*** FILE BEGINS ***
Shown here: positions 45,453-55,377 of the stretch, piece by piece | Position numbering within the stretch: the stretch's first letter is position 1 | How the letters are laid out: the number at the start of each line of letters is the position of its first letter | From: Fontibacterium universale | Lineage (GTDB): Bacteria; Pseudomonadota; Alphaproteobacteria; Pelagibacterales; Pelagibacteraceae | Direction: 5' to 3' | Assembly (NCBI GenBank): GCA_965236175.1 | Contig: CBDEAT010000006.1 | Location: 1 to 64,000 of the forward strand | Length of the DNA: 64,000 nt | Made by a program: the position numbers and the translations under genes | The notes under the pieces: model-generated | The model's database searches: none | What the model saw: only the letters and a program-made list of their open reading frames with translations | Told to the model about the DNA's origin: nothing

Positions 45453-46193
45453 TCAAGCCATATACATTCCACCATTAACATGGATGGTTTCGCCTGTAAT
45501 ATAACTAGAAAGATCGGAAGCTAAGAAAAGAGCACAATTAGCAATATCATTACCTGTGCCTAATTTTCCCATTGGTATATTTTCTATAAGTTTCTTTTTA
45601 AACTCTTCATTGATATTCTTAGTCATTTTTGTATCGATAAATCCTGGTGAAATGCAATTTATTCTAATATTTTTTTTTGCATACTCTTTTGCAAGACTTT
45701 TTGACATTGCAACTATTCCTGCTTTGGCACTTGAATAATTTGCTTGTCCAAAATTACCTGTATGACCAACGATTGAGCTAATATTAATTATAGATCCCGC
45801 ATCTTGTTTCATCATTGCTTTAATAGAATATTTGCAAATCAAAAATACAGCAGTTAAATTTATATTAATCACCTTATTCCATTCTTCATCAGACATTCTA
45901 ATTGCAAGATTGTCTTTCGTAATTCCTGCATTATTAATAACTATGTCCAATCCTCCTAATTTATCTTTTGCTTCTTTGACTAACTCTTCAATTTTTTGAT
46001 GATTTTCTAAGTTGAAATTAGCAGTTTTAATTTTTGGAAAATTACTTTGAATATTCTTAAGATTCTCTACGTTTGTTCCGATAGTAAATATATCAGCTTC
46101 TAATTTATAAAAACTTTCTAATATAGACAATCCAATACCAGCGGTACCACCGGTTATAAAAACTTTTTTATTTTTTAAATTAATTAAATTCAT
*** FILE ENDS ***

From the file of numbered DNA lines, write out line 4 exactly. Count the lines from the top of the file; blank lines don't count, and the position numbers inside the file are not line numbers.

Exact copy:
45501 ATAACTAGAAAGATCGGAAGCTAAGAAAAGAGCACAATTAGCAATATCATTACCTGTGCCTAATTTTCCCATTGGTATATTTTCTATAAGTTTCTTTTTA